This is a partial transcript from Hannity & Colmes, June 23, 2003 that has been edited for clarity. Click here to order a transcript of the entire show.
OLIVER NORTH, GUEST HOST: A Democratic congressman has proposed a plan to grant permanent residence to illegal aliens (search) who have been in the country for more than five years. But should we be rewarding people who knowingly break our federal laws by crossing our borders illegally?
Joining us now from Washington, Illinois Congressman Luis Gutierrez.
Congressman, first of all, thank you for taking time to join us.
REP. LUIS GUTIERREZ, D-ILL.: Thank you, Colonel.
NORTH: Congressman, let me just confirm that this is not some kind of affirmative action program for people who have broken the federal laws. This is not just a blanket amnesty, or is it?
GUTIERREZ: Well, here's the premise. If you're working and you've been here five years and you're paying your taxes and you haven't violated any of the laws of this nation, we think we should integrate you fully into our American work force and into our society.
NORTH: Go ahead. I just want to make sure...
GUTIERREZ: I say that because, Colonel North, in the absence of a requisite political will, and the resources to deport between seven and 10 million undocumented people who work each day at some of the worst jobs in our nation, then we should organize and we should tax them and we should regulate their stay in this country.
Now if somebody comes forward and says, "You know Luis, I have the political will, here are the resources, we're going to deport them," then I say that's an option. But in the absence of that shouldn't we integrate them into our society?
NORTH: So this would apply to someone who an illegal, maybe got here by visa fraud from Iran, Libya, Yemen.
GUTIERREZ: No, no, no.
NORTH: Wait a second. They've been in this country for more than five years and have not broken any laws that we know of and therefore they're working at some other job, maybe a flight school, learning how to fly a big airplane or something like that.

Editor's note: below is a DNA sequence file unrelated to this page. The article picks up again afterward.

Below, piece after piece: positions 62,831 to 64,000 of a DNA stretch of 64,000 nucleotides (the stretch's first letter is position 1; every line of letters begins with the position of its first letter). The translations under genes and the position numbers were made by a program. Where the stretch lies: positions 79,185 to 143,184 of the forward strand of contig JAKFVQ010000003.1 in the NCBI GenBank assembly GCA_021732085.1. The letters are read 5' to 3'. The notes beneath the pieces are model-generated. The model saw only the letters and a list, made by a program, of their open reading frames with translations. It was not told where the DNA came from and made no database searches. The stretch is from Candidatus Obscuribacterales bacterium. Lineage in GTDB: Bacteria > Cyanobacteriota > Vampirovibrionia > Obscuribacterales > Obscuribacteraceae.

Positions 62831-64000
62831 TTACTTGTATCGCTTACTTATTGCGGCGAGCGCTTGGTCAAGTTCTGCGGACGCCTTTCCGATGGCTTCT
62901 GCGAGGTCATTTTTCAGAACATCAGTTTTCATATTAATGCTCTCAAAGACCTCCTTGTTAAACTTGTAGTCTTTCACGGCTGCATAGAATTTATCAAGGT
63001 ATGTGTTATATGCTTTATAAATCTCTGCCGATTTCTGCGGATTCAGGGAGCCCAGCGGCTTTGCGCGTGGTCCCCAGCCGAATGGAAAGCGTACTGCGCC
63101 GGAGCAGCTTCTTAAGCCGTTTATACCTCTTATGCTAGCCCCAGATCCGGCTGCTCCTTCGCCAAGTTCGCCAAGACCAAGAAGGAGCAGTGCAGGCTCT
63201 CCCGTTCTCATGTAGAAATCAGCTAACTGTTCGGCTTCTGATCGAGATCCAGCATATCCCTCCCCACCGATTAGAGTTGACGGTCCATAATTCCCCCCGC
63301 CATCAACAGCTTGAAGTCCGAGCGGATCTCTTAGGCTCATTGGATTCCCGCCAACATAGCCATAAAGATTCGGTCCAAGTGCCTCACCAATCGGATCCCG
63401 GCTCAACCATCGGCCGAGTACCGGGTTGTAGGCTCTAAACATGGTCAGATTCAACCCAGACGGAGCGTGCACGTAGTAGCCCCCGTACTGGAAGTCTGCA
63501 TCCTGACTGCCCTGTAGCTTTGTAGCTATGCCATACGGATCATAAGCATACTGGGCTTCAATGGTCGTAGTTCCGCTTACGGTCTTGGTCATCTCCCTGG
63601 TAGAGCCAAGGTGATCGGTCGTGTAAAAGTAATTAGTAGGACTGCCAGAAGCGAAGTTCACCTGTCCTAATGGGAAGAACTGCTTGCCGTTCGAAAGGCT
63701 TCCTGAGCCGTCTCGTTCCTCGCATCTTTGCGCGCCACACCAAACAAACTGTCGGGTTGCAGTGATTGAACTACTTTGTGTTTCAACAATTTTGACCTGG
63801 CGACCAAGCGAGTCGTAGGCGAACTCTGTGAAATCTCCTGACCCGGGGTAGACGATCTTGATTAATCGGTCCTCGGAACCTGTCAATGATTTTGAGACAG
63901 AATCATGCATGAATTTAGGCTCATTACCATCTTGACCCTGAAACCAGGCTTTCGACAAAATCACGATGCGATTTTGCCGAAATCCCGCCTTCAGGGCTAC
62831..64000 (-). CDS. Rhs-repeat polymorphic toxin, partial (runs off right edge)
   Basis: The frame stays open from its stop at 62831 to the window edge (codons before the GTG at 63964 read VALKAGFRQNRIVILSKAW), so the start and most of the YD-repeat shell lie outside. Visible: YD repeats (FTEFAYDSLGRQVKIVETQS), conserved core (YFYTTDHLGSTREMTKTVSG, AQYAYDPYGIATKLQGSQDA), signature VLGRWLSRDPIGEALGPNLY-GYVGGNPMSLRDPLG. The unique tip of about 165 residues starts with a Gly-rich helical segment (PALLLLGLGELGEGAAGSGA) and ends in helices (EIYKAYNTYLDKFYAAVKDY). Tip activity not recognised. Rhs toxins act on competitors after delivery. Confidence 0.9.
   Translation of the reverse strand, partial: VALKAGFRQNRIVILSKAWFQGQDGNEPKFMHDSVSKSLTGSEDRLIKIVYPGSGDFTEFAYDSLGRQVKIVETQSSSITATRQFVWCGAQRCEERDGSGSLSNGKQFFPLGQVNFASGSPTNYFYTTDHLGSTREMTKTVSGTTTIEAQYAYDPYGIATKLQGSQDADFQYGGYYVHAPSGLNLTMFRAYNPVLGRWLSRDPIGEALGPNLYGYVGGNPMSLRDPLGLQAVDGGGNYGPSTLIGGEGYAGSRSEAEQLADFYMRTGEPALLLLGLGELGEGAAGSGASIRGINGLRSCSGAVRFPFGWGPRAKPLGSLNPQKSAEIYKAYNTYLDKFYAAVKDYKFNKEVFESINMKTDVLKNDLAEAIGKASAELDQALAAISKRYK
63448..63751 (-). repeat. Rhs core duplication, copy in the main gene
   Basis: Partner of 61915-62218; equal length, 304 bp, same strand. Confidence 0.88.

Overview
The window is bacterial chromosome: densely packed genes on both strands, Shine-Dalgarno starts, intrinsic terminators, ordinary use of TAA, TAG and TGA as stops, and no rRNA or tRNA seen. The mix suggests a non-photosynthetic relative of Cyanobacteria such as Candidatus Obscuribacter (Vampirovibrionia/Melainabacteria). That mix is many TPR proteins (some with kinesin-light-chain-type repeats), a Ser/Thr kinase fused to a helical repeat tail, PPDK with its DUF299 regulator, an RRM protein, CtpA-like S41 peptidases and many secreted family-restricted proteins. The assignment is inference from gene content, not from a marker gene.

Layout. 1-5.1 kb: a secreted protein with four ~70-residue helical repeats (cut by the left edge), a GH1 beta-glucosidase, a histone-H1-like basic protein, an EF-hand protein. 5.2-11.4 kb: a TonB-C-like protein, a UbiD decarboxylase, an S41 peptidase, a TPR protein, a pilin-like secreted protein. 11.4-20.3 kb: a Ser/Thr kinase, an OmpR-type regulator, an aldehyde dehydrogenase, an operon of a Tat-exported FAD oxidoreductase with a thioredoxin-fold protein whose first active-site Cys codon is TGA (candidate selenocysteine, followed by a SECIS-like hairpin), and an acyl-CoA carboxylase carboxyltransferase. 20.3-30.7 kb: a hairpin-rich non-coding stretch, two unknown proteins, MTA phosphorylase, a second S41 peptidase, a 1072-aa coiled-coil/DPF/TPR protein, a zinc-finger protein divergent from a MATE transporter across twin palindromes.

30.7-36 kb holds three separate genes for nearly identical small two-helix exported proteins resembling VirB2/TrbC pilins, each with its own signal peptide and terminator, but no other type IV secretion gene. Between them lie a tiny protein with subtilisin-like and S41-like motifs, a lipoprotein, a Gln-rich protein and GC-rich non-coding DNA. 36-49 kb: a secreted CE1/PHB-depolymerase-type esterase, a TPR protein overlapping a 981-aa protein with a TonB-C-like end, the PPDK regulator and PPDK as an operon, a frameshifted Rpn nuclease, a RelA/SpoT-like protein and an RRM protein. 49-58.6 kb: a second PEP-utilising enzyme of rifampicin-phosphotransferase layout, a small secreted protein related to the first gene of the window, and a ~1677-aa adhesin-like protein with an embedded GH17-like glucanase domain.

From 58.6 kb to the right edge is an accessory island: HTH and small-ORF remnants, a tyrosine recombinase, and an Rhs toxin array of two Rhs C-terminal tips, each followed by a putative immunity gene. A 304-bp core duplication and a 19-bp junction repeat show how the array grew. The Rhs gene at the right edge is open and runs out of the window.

GUTIERREZ: I understand that our immigration laws, they're probably in violation of.
When I say hard working, tax paying, law-abiding, I mean, they're not burglars, they're not drug dealers, they're not rapists, they're not murderers. People who violate the laws of our land, our criminal statutes, not immigration statutes, should be deported.
NORTH: But the 19 people who came here and blew up airlines on 9-11 hadn't broken any other laws other than, apparently, the visa laws of this nation.
GUTIERREZ: And let me just suggest to you, Colonel North, that we should distinguish between foreign nationals who come here to destroy our nation, and immigrants.
ALAN COLMES, CO-HOST: And we also should enforce the laws which we have which would have prevented, perhaps, some of those visa violations.
Congressman, it's Alan. Look, Ronald Reagan did this. He had some kind of amnesty program in 1986, and the very people who oppose it happening now, it seems, didn't spook out when Ronald Reagan did the very same thing, correct?
GUTIERREZ: He didn't do it. The truth is, in 1986 we passed the last immigration reform and naturalization act and three million people have integrated themselves fully into our society today. Most of them are citizens of the United States of America.
COLMES: But doesn't the IRS, I mean, they give these people tax forms. They pay taxes. They are tax-paying workers in this country, paying money to the federal registry and we know where they are.
GUTIERREZ: We know where many of them are because the IRS, in the absence of a Social Security number in order to file an income tax return, the IRS last year issued four million tax identification numbers to individuals, and those individuals used that to file income tax returns.
COLMES: An indeed, rather than have these people go underground, which would happen without this kind of a system, there's a way to track people who are working in country, often taking jobs Americans don't want, so indeed, it makes it safer.
GUTIERREZ: I think it's a good question, if we want national security.
The U.S. attorney of the United States of America and our federal government knows there's between eight and 10 million undocumented workers. They don't have fingerprints, they don't have pictures, they don't have identification for them.